Saturday, April 26, 2008

Wright and Calvin Again

In a comment to my previous post, Matt correctly pointed out that it’s insufficient to simply compare Wright’s and Calvin’s view of justification, in as much as they don’t mean the same thing by the term dikaioo. Part of the point of my last post was to assert that maybe they are substantively closer than many think, but Matt’s point is legitimate nonetheless, particularly as it relates to initial and final justification. I think a lot of the confusion regarding Wright is a failure to fully embrace the fact that he is using the term dikaioo differently. I fell into this a bit myself in the last post, and in reading Piper’s critique of Wright, I think he falls into it as well (not terribly, but occasionally). The same confusion arises when Reformed critics take Wright to task over his understanding of the term “gospel.” (I’m particularly sensitive to this sort of category mistake, because I think it happens frequently when Reformed thinkers appropriate Augustine’s doctrine of justification.) When trying to compare and contrast Wright and the Reformed paradigm I wonder if it wouldn’t be more productive to drop the terms “justification” and “gospel” altogether, and instead utilize neutral terms that gets to the substance of what each theologian means. So here goes.

When it comes to substance (not semantics), there are four questions that every soteriological system must address: 1) What is the ultimate ground of our initial acceptance before God, 2) What is the proper human response for appropriating this acceptance, 3) What is the basis of our final acceptance before God, and 4) What is the proper human response for securing this final acceptance. I’m better on Calvin than Wright, but here’s how I think they both would answer these questions.

1)What is the ultimate ground of our initial acceptance before God?

For Wright, the ground of our initial acceptance seems to be the atoning work of Christ—his death and resurrection. Wright’s covenantal focuses gives his view of the atonement a unique twist, but basically he affirms penal substitution. Christ died in our place—the curse is poured out on him and thus the way is cleared for all to participate in the blessings of the covenant (or something like that). He doesn’t affirm double imputation as understood by later Reformed theologians, but he does maintain that through Christ’s atoning work the believer has a righteous status before God.

For Calvin, the ground of our initial acceptance is the cross-work of Christ and the imputation of a righteous status based upon this cross-work. (Calvin does not really affirm the imputation of Christ’s legal obedience as understood by later Reformed theologians). From what I can tell, Wright and Calvin are pretty much in-line regarding the ground of acceptance—the cross work of Christ, and maybe even the imputation (perhaps not Wright’s word of choice) of a righteous status.

2)What is the proper human response for appropriating this initial acceptance—i.e., what must a person do to “get in,” as it were?
Here’s where I think Wright gets a bit murky. From what I’ve been able to piece together, Wright doesn’t seem to think that any human response at all is required for “getting in.” For Wright the royal proclamation of Christ’s death, resurrection and Lordship (what Wright means by “gospel”) is itself the means by which a person “gets in.” This royal proclamation contains within itself the power to “save” those who hear it. He writes, “The message about Jesus and his cross and resurrection…is announced to them; through this means God works by his Spirit upon their hearts; as a result, they come to believe the message; they join the Christian community through baptism, and begin to share in its common life…” (What Saint Paul Really Said, 116). And again, “The [announcement of Christ’s death, resurrection and Lordship] carries its own power to save people, and to dethrone the idols to which they have been bound….[this announcement] itself creates the Church (151).”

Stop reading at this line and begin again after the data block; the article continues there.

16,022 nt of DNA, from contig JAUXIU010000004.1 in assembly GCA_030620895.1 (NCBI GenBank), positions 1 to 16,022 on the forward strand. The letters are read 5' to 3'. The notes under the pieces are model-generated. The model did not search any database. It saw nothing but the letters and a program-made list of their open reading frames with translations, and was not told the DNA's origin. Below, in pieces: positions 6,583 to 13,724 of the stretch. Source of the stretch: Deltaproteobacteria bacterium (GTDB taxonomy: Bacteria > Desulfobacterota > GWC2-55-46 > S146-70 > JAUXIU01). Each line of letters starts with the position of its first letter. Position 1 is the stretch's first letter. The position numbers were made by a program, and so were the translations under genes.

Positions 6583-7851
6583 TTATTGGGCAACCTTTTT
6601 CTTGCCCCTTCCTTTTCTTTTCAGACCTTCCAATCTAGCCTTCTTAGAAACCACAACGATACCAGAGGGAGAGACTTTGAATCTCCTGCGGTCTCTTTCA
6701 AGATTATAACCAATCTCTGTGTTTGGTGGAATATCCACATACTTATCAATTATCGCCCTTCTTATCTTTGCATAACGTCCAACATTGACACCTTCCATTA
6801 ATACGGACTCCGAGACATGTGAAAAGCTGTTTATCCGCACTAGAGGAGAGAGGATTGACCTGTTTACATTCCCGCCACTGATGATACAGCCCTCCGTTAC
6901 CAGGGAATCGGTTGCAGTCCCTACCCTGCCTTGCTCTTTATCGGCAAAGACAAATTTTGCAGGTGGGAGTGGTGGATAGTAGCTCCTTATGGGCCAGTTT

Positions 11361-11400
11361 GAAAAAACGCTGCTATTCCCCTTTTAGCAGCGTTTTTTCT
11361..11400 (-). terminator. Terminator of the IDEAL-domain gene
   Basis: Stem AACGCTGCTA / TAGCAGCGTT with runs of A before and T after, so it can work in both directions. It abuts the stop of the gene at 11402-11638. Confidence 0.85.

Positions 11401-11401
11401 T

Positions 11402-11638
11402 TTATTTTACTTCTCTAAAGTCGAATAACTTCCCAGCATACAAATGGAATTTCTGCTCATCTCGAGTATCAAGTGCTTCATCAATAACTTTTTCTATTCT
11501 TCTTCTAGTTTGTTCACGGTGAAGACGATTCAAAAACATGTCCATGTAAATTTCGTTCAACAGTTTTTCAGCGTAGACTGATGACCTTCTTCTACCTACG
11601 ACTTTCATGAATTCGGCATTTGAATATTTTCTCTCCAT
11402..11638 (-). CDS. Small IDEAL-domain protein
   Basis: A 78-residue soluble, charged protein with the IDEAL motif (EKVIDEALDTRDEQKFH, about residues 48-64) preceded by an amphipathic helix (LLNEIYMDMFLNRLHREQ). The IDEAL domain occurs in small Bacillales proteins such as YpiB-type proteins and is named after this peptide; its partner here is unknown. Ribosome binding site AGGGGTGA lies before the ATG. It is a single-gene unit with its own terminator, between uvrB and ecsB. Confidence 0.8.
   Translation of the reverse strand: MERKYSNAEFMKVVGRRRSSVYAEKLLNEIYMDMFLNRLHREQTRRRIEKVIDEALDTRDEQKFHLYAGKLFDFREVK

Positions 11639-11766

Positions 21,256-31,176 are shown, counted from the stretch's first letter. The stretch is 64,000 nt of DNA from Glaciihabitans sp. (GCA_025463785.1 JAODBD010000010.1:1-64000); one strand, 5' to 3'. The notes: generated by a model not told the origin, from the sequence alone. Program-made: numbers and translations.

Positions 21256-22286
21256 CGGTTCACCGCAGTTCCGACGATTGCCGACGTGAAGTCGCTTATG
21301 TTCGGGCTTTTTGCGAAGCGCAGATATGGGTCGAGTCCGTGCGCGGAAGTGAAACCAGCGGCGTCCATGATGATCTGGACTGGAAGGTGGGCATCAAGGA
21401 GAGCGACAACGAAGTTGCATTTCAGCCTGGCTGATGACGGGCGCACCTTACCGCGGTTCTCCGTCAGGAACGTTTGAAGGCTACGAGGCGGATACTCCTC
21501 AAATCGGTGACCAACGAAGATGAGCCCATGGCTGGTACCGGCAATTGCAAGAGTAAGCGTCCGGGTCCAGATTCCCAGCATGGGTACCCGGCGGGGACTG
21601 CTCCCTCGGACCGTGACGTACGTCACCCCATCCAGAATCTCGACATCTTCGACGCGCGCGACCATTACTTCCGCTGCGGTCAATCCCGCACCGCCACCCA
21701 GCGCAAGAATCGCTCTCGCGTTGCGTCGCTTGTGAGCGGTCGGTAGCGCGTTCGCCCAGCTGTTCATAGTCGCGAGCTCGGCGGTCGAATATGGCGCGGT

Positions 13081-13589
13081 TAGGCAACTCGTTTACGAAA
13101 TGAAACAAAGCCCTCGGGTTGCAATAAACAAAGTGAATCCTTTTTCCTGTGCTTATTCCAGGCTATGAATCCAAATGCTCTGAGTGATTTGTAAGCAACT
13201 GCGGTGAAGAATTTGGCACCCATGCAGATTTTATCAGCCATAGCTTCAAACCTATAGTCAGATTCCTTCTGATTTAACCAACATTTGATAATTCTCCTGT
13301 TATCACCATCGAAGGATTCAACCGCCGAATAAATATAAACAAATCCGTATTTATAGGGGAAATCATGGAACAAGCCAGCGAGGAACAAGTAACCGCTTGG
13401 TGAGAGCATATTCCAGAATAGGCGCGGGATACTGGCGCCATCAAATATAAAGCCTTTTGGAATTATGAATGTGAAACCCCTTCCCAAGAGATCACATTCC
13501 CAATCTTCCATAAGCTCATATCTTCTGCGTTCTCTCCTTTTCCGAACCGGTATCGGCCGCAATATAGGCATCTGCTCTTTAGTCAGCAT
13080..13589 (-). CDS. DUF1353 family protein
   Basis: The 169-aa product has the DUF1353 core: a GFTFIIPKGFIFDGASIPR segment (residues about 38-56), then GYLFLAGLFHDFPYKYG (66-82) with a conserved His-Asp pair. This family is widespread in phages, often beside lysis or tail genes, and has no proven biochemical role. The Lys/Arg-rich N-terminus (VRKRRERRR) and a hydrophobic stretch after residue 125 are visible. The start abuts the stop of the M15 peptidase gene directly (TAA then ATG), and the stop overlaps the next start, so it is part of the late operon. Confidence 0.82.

But for me, the question still remains as to what human response is required to move a person from outside to inside. One might be tempted to think Wright views “faith”—specifically faith in the royal proclamation—as the necessary human response for appropriating the blessings of the covenant, but not so. Wright is pretty clear that faith is not a means of “getting in.” He writes, “Faith…is never and in no way a qualification, provided from the human side, either for getting into the God’s family or for staying there once in” (160). For Wright, faith is not a means of “getting in” but rather is evidence that one is already in. So is there any response needed from the human side that is necessary for getting into God’s family? I haven’t yet found it in Wright. Wright’s articulation here seems radically monergistic—as though the royal proclamation is a magic dust that gets sprinkled over people and “poof!”—they are part of the people of God. There is an irony here, because Wright is often accused by Reformed theologians of opening the door to semi-Pelagianism. But given the above, I just can’t see it. If anything, I don’t think Wright gives enough attention to the human response. If anyone has a better understanding of Wright and can provide more clarity here, I would appreciate it.

For his part, Calvin is pretty clear that faith is the necessary human response for securing the blessings of salvation—i.e., “getting in.” So this seems like a pretty major difference between the Calvin and Wright, but one that, if anything, makes Wright more of a monergist than Calvin.

3)What is the ultimate ground of our final acceptance before God? (i.e., On what basis are we allowed in the Kingdom of Heaven at the resurrection?)
From what I can gather, both Calvin and Wright would argue that the basis of our final acceptance at the resurrection is the same as the basis of our initial acceptance at our conversion. Calvin does not distinguish between initial and final acceptance. The acceptance granted by God initially is the same acceptance whereby the believer is accepted by God at the judgment. If I read Wright correctly, he takes the same basic position. This will become clearer below.

4)What is the necessary human response for appropriating this final acceptance? (i.e., what must we do to get eternal life?)
Wright definitely believes that a life of good works is a necessary fruit of all who are true members of God’s family, just as faith is a necessary fruit of all who are true members of God family. But Wright wouldn’t suggest that works somehow “earn” or “secure” one’s possession of eternal life at the final judgment. Just as faith is not a means of “getting in,” in an initial sense, so too works are not a means of “getting in” an ultimate sense. Both faith and works are the fruit of being in, not the cause. Pointing out that Wright affirms a final justification by works misses the point. For Wright, justification is not about getting in, but about declaring who is in fact already in. Wright is comfortable talking about Spirit-wrought works "vindicating" the believer at the judgment see here. But the reason good works are are a source of vindication as such is because such works show that one is "in Christ." If I read Wright correctly, we are “in” at the final judgment because the royal proclamation has had its way with us. The result of this royal proclamation in us is a life of faith and good works. At the judgment, God publicly declares who is in fact already in, in part on the basis of the good works wrought by the effect of the “royal proclamation.” But the final judgment for Wright is not about works “getting us in” but about God declaring who is already in.